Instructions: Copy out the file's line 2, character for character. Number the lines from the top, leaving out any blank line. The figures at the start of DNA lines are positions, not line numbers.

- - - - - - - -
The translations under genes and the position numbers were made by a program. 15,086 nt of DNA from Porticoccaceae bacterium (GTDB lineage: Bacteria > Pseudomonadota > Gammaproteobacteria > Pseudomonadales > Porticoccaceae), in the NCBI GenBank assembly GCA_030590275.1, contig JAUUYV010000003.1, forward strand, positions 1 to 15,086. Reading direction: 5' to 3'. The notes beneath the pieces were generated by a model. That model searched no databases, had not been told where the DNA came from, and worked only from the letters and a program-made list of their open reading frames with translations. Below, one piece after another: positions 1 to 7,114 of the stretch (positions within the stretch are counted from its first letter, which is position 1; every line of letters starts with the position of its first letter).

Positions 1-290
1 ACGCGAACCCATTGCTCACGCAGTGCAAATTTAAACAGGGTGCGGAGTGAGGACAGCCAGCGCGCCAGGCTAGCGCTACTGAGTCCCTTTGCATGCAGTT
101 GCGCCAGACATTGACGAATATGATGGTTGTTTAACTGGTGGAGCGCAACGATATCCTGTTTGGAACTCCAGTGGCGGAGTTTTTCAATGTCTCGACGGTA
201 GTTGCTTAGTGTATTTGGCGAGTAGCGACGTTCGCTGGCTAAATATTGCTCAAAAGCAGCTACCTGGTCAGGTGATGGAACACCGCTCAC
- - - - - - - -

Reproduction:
Positions 1-290